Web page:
4. Set your savings goal and don't be arbitrary when choosing your contribution rate.

    Hewitt's research indicates that 401(k) participants are drawn to round numbers such as 5 or 10 percent when choosing contribution rates. In the group of 500,000 eligible employees, Hewitt found that nearly one quarter (23 percent) chose these contribution levels.

    "Employees need to consider their needs and personal circumstances when choosing their contribution rate," said Lucas. "The fact that contribution levels tend to anchor at these random numbers suggests that employees are not necessarily matching their personal savings requirements with their choice of contribution level."

  5. New job? Don't cash out your 401(k).

    Hewitt's analysis of nearly 170,000 defined contribution plan distributions shows that 68 percent of 401(k) plan participants opt for lump sum cash payments when changing jobs . Less than one-third (26 percent) roll their balances into IRAs and only 6 percent move their money to their new employers' plans.

    No matter how small the balance is, it is important to keep the money tax-deferred. Not only will employees cashing out lose out due to tax implications, but they will not reap the benefits of potential savings over time.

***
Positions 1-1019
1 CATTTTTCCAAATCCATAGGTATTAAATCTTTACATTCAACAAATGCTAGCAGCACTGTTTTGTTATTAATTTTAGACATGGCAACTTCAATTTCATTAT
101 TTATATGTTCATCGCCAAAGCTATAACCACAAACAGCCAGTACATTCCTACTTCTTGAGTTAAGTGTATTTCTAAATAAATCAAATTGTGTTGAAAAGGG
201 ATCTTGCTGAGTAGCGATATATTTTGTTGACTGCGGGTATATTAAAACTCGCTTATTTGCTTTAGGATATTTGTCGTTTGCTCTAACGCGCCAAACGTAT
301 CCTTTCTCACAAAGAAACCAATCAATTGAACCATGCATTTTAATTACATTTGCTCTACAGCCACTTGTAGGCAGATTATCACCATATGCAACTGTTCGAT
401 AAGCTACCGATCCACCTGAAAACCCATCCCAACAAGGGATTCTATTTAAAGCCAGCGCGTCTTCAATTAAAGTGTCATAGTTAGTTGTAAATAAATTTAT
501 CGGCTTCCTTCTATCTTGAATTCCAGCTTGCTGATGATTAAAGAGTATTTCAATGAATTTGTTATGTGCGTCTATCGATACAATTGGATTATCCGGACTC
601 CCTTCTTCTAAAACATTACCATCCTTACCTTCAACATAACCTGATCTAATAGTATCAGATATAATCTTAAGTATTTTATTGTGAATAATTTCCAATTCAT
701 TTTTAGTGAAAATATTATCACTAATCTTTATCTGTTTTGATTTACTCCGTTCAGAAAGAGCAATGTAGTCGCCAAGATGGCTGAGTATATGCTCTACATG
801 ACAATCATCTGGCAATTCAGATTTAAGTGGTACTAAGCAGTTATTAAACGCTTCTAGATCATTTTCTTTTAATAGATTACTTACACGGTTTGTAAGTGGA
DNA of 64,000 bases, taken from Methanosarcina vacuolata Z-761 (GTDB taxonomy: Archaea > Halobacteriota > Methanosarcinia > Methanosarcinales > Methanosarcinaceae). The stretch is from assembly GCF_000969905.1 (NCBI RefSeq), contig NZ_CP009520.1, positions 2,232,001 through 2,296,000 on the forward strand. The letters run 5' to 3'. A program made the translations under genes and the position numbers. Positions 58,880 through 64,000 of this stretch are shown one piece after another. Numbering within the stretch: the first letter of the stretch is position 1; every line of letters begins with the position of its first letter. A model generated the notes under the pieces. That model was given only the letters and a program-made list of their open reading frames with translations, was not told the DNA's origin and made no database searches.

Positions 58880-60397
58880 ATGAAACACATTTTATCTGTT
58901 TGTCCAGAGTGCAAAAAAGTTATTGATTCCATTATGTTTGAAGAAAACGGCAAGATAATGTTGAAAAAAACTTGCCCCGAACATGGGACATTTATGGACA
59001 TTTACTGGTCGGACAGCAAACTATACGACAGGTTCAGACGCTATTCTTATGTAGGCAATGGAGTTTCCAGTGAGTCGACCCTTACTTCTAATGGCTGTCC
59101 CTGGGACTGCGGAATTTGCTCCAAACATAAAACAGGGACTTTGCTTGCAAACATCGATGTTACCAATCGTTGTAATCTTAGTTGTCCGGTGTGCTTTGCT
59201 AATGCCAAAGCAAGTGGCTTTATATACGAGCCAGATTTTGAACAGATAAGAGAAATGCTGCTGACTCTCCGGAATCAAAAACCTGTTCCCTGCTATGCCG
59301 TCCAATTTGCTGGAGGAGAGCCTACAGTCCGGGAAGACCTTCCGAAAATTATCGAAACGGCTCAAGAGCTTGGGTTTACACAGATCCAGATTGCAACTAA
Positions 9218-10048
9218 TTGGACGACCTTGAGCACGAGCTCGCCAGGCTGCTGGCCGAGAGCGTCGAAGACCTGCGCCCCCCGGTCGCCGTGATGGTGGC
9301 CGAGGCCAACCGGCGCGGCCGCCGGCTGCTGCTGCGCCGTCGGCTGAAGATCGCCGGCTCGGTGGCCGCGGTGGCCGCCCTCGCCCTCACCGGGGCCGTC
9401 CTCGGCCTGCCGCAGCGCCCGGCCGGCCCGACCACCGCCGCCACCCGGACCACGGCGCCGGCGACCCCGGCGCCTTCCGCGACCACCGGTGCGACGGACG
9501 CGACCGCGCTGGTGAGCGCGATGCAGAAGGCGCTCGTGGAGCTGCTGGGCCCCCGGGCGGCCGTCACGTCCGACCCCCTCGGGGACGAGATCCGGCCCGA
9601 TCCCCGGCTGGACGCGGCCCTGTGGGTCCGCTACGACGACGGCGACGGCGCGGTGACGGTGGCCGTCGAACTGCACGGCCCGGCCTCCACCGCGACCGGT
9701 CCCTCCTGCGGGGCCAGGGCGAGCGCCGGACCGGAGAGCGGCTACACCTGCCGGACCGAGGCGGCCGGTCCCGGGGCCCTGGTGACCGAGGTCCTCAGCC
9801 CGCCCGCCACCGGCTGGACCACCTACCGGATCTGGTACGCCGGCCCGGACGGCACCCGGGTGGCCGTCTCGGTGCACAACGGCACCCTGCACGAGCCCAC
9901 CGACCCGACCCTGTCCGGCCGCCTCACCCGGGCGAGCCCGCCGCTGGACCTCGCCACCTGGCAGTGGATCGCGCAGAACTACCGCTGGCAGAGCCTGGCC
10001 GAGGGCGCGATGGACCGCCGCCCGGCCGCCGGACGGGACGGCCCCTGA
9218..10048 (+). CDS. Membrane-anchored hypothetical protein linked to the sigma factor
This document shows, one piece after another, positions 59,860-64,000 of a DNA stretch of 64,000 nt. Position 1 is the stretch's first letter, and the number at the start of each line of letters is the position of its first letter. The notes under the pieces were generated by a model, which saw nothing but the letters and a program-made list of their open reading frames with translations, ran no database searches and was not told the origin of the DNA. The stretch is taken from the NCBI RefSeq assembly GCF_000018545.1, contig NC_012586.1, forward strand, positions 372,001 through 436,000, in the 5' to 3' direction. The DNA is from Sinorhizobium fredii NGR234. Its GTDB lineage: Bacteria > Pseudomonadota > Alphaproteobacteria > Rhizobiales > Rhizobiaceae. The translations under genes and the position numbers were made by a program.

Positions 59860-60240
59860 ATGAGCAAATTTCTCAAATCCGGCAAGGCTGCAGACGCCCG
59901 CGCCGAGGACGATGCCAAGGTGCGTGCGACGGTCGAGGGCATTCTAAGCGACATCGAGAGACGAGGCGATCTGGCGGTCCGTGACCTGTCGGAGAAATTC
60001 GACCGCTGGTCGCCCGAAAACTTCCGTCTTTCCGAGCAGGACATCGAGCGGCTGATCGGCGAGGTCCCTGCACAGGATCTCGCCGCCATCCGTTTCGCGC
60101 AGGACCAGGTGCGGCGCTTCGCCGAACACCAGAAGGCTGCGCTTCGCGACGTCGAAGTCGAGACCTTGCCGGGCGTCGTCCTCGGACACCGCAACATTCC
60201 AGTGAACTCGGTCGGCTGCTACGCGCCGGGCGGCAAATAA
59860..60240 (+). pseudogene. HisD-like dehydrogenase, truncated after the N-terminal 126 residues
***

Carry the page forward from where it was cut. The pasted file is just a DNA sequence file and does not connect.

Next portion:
6. Lifestyle funds can be helpful -- if you use them appropriately.

    Although employers offering lifestyle funds intend them to serve as turnkey investment solutions, where 401(k) participants simply match up their time horizon and risk preferences with a single fund, Hewitt's research shows that few 401(k) participants use them this way. Instead, participants mix lifestyle funds with other funds, resulting in homogeneous portfolios, regardless of age and years left until retirement.

    "Participants need to realize that lifestyle funds are not 'just another fund option,' said Lucas. "If you choose to use a lifestyle fund, match the fund with your time horizon and stick to it. Otherwise, you might defeat its purpose and weaken its effectiveness."

  7. On autopilot? Don't let inertia drive your investments.

    Automatic enrollment -- the practice of automatically signing up employees to participate in a company's 401(k) plan unless they specifically choose not to -- is a successful method to increase participation rates. However, according to Hewitt's research , automatically enrolled participants tend to remain at conservative default elections, even after one year of participation in the plan.

    Employees should remember that default elections are a starting point and it's their job to adjust contribution levels and fund selections based on how much they need to save and how much risk they should assume.